When Toad The Wet Sprocket released their 1994 masterpiece, Dulcinea, the band’s front man and songwriter Glen Phillips was considered to be one of those voices that would carry rock and roll into the new millennium and beyond. It didn’t quite work out that way. While the band continued to perform regularly for their avid fan base, they seemed to halt production on new material, and Phillips would dabble with solo projects that met events like his divorce head-on, with remarkably candid lyrics and thoughts that were completely open and raw. That recently changed with the release of his fifth solo album, There Is So Much Here, on Compass Records.
Here Phillips celebrates a good amount of life’s simple moments and delivers that message through songs that reside among his best-written work. The first two singles, “Big Changes” and “Stone Throat” will make fans sit up and take notice of a sound they connected with as early as Toad’s first album, 1989’s Bread & Circus. The music is firm, with hooky pop elements and steady full band support. There’s nothing showy about this music. It’s really all about the songs. They reflect what, in its entirety, is a truly triumphant return by one of rock’s most genuine and gifted composers.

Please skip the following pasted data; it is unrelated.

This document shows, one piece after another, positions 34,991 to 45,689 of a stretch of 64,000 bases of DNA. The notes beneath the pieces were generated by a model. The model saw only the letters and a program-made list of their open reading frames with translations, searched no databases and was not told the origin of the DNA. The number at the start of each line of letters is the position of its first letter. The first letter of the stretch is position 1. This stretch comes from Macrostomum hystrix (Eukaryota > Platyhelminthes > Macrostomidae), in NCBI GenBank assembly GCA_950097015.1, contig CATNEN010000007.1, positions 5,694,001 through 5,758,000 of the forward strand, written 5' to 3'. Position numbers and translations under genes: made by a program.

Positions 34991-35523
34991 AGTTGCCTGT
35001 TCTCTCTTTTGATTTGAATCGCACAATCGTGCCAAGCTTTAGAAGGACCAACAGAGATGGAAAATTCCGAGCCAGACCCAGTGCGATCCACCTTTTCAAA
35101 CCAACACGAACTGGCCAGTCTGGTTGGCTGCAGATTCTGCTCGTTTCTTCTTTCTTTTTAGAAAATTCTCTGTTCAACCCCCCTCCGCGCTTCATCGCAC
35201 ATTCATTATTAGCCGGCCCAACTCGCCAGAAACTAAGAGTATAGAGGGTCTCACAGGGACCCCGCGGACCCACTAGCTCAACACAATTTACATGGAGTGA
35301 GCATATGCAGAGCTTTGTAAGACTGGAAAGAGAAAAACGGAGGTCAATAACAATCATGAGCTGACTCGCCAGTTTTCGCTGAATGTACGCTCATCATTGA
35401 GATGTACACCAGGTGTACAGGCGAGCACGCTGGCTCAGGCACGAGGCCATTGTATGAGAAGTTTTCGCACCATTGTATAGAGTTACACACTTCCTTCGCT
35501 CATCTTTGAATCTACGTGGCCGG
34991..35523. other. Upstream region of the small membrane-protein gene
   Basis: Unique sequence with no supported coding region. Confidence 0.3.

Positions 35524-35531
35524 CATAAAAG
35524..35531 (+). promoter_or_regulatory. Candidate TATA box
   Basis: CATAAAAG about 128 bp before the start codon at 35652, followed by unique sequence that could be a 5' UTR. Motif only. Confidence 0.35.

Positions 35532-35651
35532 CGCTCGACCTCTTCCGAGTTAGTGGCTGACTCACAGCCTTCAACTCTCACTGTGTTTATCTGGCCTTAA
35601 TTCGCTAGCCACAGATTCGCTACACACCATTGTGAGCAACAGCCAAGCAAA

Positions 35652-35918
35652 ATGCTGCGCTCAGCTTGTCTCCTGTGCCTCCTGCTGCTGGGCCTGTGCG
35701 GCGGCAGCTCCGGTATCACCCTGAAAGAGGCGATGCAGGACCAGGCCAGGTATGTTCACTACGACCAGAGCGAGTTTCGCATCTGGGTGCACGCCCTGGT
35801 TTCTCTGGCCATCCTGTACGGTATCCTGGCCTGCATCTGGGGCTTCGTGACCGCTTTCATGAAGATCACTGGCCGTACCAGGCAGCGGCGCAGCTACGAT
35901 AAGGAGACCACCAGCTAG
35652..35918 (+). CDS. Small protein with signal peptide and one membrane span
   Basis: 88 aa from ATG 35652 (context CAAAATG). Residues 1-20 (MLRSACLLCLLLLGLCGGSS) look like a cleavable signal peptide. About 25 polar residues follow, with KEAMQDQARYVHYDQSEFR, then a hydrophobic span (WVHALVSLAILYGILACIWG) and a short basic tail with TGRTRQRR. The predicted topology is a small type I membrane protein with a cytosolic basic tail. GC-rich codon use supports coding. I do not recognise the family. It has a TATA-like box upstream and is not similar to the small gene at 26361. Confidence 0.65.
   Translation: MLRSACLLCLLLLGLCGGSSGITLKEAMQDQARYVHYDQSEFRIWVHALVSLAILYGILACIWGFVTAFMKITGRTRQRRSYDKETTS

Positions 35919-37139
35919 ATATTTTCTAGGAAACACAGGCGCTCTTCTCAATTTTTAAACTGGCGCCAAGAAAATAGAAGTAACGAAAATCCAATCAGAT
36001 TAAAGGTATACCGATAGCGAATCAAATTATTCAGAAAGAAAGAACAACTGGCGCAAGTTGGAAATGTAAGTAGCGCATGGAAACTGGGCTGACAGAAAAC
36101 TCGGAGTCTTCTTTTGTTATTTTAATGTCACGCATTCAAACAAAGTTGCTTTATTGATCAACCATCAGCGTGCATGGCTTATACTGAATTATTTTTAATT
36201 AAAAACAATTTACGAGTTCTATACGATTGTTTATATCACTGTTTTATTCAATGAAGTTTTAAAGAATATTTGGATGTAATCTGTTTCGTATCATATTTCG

Copper caught up with Phillips as he was about to head out on his fall tour, to talk about the new record, the state of music-making today, and what might be in store for Toad The Wet Sprocket into 2023 and beyond.
Ray Chelstowski: You are known for performing barefoot. How did that begin?
Glen Phillips: Well, I grew up in Santa Barbara spending a lot of time in sandals or being barefoot and most of our touring happens in the summer when it’s hot out (laughs). It’s mostly that and at one point it was just unique enough that if I went on stage with shoes there’d probably be someone in the front row asking me to take my shoes off. I don’t know how many schticks start like that.
RC: You founded Toad in high school where you really established a signature sound. Did you know then that you had discovered something that would last this long?
GP: At that time, I probably thought that we were going to put out a record after [finishing] school, like every other band. If there’s a vision to be found back there it’s the result of a lot of navel gazing. I’ve always been very curious about the intricacies of relationships. I think it’s more of that viewpoint against a broader range of interests. When we made our first record I was 16 years old and I wasn’t talking about whether I was going to get detention. That kind of music doesn’t age well. Our music kind of started with ponderous over-thinking and then stayed there.
RC: How do you know when a song you’re writing is better for your solo career or for Toad?